Must Have Educational Materials For The Elementary Blind Student

Early Childhood Education Programs

Tips#1: Read Together Every Day
Read to your child every day. Make this a warm and loving time when the two of you can cuddle close together. Bedtime is an especially great time for reading together.
Tips#2: Give Everything A Name
You can build comprehension skills early, even with the littlest child. Play games that involve naming or pointing to objects. Say things like, "Where's your nose?" and then, "Where's Mommy's nose?" Or touch your child's nose and say, "What's this?"

Did you know that there are simple tools, educational resources and materials that will assist your blind student in developing great classroom organizational and blindness skills! Here are some suggestions to get you thinking about materials and accommodations that will work for your blind student. These are some of my favorites…

Braille Classroom Calendars: The classroom calendar kit through American Printing House is a wonderful twin vision (Braille/Print) calendar that is easily integrated into teacher instructed morning circle activities. This calendar teaches a variety of concepts such as recording of weather, ordering of numbers, year, months and days of week in large print and Braille format.

Braille Desk Calendars: These calendars are great desk-top student resources for school assignments and home use. Braille calendar use develops tactile tracking skills and understanding of days of the week, months and year. Include calendar use at home by marking birthdays, family vacations, holidays, school trips and upcoming fun events! This is a great resource for developing tactile skills. You can use tactile markers or adhesive bump dots for calendar marking!

Braille Pocket Folders: These resources can be used to store student classroom assignments, homework assignments, “materials to be transcribed”, “transcribed materials” and miscellaneous Braille materials. Pocket folders hold 11″X11 ” Braille paper and come in a variety of colors. This item can be color coded for each subject area. Braille pocket folders will offer an opportunity to develop student organizational skills.

Embossables are plastic sheets with adhesive backing that can be embossed with Braille using a Perkin's Braille writer. Embossables are great for quick classroom labels, labeling of folders and quick labeling of elementary education materials.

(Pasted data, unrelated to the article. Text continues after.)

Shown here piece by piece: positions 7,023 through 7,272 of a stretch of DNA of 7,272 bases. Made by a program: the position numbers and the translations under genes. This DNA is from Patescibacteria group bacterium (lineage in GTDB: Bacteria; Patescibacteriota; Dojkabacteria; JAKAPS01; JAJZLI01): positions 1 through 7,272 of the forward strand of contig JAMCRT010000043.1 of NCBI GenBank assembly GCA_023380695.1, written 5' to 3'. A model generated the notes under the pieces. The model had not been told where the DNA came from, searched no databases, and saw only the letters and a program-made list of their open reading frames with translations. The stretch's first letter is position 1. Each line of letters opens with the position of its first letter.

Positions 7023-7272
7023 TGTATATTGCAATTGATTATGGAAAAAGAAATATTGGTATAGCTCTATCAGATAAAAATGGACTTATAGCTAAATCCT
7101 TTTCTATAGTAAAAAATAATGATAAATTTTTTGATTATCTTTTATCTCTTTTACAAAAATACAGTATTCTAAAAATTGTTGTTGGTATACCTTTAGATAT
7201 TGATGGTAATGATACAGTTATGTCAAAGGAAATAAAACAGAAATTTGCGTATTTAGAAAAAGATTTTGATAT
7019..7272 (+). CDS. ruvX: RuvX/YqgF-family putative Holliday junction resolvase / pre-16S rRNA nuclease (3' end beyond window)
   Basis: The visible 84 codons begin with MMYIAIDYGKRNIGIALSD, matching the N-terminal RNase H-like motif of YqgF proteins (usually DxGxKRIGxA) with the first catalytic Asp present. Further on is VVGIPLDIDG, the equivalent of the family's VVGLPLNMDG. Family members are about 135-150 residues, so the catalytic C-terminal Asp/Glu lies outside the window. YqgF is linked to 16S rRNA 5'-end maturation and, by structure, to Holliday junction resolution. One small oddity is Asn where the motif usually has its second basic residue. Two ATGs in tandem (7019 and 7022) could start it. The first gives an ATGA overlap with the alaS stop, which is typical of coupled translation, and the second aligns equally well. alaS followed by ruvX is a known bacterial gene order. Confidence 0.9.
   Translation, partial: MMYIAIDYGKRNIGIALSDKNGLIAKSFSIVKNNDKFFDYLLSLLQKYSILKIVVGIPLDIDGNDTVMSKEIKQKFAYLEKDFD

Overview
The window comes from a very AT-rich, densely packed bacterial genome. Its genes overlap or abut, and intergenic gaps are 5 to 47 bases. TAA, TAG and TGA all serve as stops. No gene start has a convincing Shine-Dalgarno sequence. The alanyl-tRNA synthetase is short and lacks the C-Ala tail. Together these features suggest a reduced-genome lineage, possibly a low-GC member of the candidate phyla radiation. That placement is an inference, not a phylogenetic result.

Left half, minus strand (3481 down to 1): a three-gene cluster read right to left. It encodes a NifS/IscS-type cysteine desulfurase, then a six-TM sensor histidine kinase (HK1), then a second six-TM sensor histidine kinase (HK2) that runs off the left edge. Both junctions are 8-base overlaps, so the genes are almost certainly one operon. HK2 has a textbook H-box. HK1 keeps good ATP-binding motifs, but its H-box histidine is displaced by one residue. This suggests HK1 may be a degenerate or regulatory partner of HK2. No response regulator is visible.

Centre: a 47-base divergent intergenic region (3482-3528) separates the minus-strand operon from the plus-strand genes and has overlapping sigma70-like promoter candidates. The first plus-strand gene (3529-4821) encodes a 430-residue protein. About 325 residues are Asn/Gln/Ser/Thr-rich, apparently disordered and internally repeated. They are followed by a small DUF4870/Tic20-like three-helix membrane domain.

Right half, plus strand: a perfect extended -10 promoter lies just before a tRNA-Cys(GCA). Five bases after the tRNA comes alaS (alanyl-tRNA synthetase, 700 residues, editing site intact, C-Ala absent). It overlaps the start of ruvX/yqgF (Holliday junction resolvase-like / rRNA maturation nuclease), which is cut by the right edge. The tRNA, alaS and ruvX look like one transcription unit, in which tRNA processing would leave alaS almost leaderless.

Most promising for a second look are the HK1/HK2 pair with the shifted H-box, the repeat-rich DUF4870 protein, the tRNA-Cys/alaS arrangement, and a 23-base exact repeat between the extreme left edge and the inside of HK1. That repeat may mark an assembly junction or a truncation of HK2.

Braille Labeling is an opportunity to foster early literacy skills in the early education pre-school setting. Embossables or Braille labels can be used for tactile identification of important items in the classroom setting such as the blind student's classroom cubby, chair, individualized bins or containers, Braille folders, crayon colors, art bins or any educational item that requires additional information for identification by the blind child.

Storage Containers are great resources to store miscellaneous Braille materials. Store Literary materials such as Braille labeled crayons, Perkin's Braille eraser, tactile markers and adhesive bump dots in one container. Store Nemeth (math) materials such as a Children's Abacus and Braille rulers in a second container. Storage containers will assist in keeping your student's desk neat and organized. Simple storage containers keep items from rolling off the desk and contained in a defined area for easy access.

Seat Sacks: Provide additional student storage with an original “Seat Sack” or individually made student chair sack. They make terrific student storage and organization of Literary and Nemeth (math) worksheets, Braille folders or a Braille work book. They are commercially available in different sizes or can be homemade.

Storage Crates: Store classroom Braille books in sturdy crates in a consistent area near the Braille student. Use individual crates to organize Literary Braille books, Nemeth (Math) books, workbooks and chapter books. Teach your student how to independently order volumes numerically and to locate his/her books in each crate.

Dycem is a non-slip material. This item is particularly useful under a Perkin's Braille writer or other materials to keep them from sliding on the table. Dycem is available in many school supply catalogues.

Wikki Stix is a hands-on tactile teaching item that can be used as an instructional tool to create tactile materials. Use Wikki Stix to create and teach raised line shapes, numbers and pictures and to demonstrate the formation of musical notes and time signatures. Your student can use Wikki Stix on multiple choice worksheets to indicate his/her choice or use them as temporary tactile orientation cues on technology resources. Wikki Stix can be used for tactile demonstration of Braille code formations during Braille lessons.

Adhesive Tactile Marking: Bump Dots or tactile self-adhesive dots, marks or slashes are great for marking telephones, keyboards, calculators, technology resources such as start/stop switches. Tactile dots should be used on a limited basis on select buttons for identification and orientation to devices.

Feel and Peel Stickers: These Braille and print stickers are available as tactile smile/frown faces, alphabet, numbers, reward statements and point symbols. Use them as rewards for a job well done, as tactile resources on simple bar graphs and charts or incorporated into math lessons along with additional educational usages.

Tips#3: Say How Much You Enjoy Reading Together
Tell your child how much you enjoy reading with him or her. Look forward to this time you spend together. Talk about "story time" as the favorite part of your day.
Tips#4: Be Interactive